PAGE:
pimps, runaways, drug addicts and hustlers, along with strip clubs
and X-rated movie houses. Wilkerson cried out for God to do
something—anything—to help the physically destitute and
spiritually dead people he saw.

Recalling
that life-changing night, Wilkerson said,
“I saw 9-, 10- and 11-year-old kids bombed on crack cocaine. I
walked down 42nd Street and they were selling crack. Len Bias, the
famous basketball player, had just died of a crack overdose, and the
pusher was yelling, ‘Hey, I’ve got the stuff that killed Len.’
I wept and prayed, ‘God, you’ve got to raise up a testimony in
this hellish place … The answer was not what I wanted to hear:
‘Well, you know the city. You’ve been here. You do it.’”
Wilkerson once more obeyed God and opened Times Square Church
in October of 1987.

Wilkerson’s
last mission on earth was to be an advocate for the poorest of the
poor—to provide relief and support for hungry children and widows
and orphans. After founding Teen
Challenge
, World Challenge
and Times Square
Church
, he sought to feed starving children in the most
impoverished countries in the world. Today,
Please Pass the Bread
is saving the lives of thousands of
children, through 56 outreaches in 8 countries.

This
compassion for the lost and hurting people marked Wilkerson’s
ministry. He had the heart of Jesus. When the Lord saw the hungry
multitudes, “He was moved with
pity and sympathy for them, because they were bewildered (harassed
and distressed and dejected and helpless), like sheep without a
shepherd,” )Matthew 9:36, AMP).

It’s
only when our hearts start to break for people that we can begin to
minister to the countless broken people of our world.

3.
He believed that people’s lives could be powerfully changed
by an encounter with Jesus Christ

He
believed that people who came in touch with the crucified and risen
Christ could and would have their lives radically changed for the
better.

He
believed that no one was so hopeless that they could not be saved. He
believed God could change the lives of gang members and transform the
most desperate drug addicts.

He
believed that if people repented of their sins and turned to Christ,
then the blood of Jesus shed 2,000 years ago at Calvary is still the
only effective remedy to cleanse people and ‘wash them white as
snow.’

He
believed in the words of the great old hymn “To God Be the Glory”
that the “vilest offender who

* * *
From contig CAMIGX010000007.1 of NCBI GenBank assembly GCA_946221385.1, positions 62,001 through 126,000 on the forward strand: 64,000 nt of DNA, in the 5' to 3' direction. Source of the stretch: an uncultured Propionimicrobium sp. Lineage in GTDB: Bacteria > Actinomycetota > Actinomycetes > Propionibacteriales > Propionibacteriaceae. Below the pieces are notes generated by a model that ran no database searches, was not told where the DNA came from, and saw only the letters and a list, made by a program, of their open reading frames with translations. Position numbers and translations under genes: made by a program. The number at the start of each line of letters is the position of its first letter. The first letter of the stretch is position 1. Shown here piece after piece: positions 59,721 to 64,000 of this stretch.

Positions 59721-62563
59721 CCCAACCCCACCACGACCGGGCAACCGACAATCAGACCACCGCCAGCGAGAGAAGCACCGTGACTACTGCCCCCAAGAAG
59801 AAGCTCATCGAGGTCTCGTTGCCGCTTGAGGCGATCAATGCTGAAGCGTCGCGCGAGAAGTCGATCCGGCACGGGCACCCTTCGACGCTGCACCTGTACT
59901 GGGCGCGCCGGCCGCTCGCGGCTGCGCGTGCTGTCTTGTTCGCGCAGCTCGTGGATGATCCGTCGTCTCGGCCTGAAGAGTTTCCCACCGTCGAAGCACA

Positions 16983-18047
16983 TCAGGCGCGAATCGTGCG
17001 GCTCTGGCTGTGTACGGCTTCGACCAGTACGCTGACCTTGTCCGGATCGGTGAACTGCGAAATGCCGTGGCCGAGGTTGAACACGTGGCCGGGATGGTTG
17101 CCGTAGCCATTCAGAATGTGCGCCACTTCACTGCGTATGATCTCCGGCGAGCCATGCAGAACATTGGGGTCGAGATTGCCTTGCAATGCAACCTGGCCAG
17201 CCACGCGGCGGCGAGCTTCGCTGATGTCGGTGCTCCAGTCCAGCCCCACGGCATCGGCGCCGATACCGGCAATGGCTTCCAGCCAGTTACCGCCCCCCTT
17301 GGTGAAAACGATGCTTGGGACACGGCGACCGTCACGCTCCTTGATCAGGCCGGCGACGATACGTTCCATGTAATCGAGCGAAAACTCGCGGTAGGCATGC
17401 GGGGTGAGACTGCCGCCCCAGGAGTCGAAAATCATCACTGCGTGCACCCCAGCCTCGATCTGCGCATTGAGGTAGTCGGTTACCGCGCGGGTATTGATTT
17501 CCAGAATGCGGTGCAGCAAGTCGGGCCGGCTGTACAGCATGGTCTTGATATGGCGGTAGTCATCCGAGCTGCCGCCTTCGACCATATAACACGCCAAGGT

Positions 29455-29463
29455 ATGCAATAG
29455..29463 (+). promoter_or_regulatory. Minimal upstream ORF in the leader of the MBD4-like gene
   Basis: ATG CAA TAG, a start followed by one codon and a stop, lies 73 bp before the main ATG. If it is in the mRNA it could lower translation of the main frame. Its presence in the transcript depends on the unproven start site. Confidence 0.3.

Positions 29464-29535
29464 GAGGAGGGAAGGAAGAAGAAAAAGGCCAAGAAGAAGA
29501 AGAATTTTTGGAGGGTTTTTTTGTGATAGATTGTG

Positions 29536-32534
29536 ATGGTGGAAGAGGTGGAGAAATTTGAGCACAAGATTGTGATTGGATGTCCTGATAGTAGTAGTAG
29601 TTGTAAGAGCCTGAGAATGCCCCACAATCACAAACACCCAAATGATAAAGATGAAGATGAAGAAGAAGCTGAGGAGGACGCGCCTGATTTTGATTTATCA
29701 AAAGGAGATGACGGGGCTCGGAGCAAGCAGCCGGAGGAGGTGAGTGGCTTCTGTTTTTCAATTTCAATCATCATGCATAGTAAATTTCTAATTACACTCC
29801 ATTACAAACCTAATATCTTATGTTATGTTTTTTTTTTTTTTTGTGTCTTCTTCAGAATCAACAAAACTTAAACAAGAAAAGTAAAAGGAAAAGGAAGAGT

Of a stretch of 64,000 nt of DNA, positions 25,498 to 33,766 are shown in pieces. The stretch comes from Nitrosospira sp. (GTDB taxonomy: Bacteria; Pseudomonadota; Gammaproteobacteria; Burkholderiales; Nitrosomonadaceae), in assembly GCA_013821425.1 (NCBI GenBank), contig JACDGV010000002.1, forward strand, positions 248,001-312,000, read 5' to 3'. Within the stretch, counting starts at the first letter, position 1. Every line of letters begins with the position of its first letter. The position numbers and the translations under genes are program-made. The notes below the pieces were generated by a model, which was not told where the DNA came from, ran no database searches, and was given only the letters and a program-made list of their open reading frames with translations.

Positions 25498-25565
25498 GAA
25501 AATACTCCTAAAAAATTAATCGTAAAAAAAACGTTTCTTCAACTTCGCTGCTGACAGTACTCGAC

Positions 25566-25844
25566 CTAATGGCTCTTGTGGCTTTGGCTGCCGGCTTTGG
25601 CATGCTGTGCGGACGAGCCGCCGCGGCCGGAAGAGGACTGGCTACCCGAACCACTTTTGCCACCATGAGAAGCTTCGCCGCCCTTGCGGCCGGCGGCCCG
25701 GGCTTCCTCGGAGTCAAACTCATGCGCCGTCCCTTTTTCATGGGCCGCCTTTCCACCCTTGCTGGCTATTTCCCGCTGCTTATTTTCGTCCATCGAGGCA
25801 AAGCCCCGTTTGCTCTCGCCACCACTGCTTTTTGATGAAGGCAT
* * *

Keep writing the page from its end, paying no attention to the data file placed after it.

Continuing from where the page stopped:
truly believes that moment from Jesus a pardon receives.”

And
he believed that the presence and power the Holy Spirit would enable
each newly born believer to live a victorious life of freedom and
fulfillment.

In
other words, he believed in the amazing saving grace of Jesus
Christ. But he also believed in the sustaining grace of Christ
in all circumstances.

These
are the very last words he wrote in his final blog: “To those going
through the valley and shadow of death, hear this word: Weeping will
last through some dark, awful nights—and in that darkness you will
soon hear the Father whisper, ‘I am with you. I cannot tell you why
right now, but one day it will all make sense. You will see it was
all part of my plan. It was no accident. It was no failure on your
part. Hold fast. Let me embrace you in your hour of pain.’ Beloved,
God has never failed to act but in goodness and love. When all means
fail—his love prevails. Hold fast to your faith. Stand fast in his
Word. There is no other hope in this world.”

4.
He shaped messed up people into outstanding leaders

Nicky
Cruz was a leader, but very messed up. The son of parents who
practiced witchcraft, he was the teenage leader of one of the most
dreaded street gangs of New York known as the Mau Maus.

But
through the ministry of Wilkerson he not only committed his life to
Christ, but went on to become a famous evangelist and author of the
book Run Baby Run.

In
turn, Nicky Cruz was instrumental in the conversion of Sonny
Arguinzoni, a gang member and drug addict. Arguinzoni
was inspired to start Victory Outreach International. Today it has
grown to a fellowship of over 700 churches and ministries in 33
countries. Most of its growth has taken place in the toughest inner
cities on the planet.

It
was at a Nicky Cruz meeting that another prominent Christian leader,
A.R. Bernard,
a former Muslim, came to Christ.

The
church he started in Brooklyn now has 30,000 members.
His church, the
Christian Cultural Center, is the largest church in New York City and